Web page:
On December 12, 2022, the Commission of Small Island States on Climate Change and International Law (COSIS) requested the International Tribunal for the Law of the Sea (ITLOS) issue an advisory opinion on the State Parties’ obligations under the United Nations Convention on the Law of the Sea (UNCLOS) to prevent, reduce, and control pollution […]
On December 12, 2022, the Commission of Small Island States on Climate Change and International Law (COSIS) requested the International Tribunal for the Law of the Sea (ITLOS) issue an advisory opinion on the State Parties’ obligations under the United Nations Convention on the Law of the Sea (UNCLOS) to prevent, reduce, and control pollution of the marine environment from climate change, and to protect and preserve the marine environment in relation to climate change impacts. The context and the facts behind this request are simple.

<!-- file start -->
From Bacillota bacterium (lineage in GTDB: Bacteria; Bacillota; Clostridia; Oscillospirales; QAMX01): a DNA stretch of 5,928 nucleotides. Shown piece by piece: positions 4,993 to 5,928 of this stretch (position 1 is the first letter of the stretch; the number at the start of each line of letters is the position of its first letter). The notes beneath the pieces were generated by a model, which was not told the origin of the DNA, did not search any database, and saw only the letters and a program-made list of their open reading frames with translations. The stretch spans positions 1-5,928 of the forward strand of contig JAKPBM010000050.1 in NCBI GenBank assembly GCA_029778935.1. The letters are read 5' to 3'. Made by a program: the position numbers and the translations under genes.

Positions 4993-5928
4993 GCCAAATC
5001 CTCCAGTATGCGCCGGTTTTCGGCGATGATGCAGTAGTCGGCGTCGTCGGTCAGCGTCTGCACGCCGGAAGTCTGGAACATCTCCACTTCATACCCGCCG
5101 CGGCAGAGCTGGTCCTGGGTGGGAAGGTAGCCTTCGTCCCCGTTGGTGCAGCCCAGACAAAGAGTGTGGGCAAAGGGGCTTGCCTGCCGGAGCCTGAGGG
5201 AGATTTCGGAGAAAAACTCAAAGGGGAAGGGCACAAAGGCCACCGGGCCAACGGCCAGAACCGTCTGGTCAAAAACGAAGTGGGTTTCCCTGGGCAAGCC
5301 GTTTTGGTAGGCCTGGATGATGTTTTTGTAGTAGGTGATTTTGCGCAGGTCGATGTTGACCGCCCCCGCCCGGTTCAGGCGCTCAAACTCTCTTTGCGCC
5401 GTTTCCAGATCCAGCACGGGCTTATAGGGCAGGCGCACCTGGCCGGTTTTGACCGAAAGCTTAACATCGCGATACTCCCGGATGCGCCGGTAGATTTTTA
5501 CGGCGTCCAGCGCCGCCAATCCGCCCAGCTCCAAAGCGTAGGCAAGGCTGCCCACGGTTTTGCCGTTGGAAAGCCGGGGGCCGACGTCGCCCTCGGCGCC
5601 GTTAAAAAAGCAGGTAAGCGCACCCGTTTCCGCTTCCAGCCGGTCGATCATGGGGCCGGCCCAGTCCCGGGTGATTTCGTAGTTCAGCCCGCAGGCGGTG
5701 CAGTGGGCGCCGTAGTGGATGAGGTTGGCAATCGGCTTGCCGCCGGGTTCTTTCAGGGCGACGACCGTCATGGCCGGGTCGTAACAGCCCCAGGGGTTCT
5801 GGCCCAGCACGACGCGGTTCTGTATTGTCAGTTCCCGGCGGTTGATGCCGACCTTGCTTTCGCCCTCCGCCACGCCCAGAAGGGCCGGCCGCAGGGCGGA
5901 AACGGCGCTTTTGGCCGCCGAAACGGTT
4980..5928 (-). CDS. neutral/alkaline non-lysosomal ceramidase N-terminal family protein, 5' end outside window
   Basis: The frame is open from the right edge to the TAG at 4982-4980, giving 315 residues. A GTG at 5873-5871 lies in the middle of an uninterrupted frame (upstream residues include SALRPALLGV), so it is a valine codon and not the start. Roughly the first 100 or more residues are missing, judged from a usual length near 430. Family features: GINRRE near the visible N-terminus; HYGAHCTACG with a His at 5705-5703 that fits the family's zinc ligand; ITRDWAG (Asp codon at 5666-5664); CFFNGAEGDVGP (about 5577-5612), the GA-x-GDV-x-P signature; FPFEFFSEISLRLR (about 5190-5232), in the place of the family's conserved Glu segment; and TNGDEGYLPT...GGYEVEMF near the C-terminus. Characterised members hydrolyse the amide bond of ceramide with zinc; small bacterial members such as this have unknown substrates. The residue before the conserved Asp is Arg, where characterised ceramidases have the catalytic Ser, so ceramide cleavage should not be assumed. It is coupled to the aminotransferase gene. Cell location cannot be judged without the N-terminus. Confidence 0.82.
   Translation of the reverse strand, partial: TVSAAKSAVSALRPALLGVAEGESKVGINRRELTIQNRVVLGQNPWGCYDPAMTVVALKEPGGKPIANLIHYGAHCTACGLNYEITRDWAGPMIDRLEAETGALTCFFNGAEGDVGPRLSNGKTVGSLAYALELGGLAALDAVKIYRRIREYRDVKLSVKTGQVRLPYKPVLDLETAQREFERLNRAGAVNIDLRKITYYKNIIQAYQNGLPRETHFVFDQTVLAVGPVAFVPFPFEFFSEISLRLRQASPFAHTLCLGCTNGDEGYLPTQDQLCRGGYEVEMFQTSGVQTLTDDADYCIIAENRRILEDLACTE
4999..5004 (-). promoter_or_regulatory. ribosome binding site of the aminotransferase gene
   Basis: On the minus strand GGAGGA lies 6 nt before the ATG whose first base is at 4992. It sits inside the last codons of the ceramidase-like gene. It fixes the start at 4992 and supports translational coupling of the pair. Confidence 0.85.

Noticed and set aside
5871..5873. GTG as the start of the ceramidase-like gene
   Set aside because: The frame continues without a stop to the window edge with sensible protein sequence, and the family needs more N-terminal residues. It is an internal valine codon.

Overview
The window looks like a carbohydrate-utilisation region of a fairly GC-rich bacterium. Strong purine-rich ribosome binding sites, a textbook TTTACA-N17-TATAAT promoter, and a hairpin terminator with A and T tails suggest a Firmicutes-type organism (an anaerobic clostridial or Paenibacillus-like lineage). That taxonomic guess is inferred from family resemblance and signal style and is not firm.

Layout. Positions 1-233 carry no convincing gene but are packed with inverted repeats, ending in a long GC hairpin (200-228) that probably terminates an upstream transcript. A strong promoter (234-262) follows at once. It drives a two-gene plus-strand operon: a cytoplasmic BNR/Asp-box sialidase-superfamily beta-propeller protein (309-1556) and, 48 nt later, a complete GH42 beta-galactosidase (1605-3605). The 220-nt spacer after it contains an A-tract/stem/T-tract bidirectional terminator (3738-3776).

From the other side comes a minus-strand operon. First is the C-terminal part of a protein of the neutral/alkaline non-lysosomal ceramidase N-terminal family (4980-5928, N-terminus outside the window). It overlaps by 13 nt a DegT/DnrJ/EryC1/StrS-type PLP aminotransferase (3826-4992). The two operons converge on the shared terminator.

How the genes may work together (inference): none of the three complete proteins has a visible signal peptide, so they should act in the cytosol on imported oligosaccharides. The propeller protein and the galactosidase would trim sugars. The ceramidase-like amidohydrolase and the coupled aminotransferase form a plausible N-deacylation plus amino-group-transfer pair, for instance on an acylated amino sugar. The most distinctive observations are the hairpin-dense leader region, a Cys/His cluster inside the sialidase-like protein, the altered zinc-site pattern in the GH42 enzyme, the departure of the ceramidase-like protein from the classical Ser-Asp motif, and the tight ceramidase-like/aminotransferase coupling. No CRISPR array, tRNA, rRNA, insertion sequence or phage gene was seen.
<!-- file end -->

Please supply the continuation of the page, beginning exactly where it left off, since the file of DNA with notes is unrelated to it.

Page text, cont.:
The interplay between the ocean and climate change is in the scientific literature, including recent reports from the Intergovernmental Panel on Climate Change (IPCC). The ocean is both a ‘victim’ of climate change (e.g., absorption of GHG by the oceans is the upstream cause of ocean acidification) and ‘part of the solution’ (e.g., if it can be used for the purpose of carbon storage) to it simultaneously. Having in mind this link between the oceans and climate change, it would be natural for the United Nations Conventions on the Law of the Sea (UNCLOS) to provide a clear picture of States’ obligations to protect and preserve the marine environment in the context of greenhouse gas (GHG) emissions and climate change.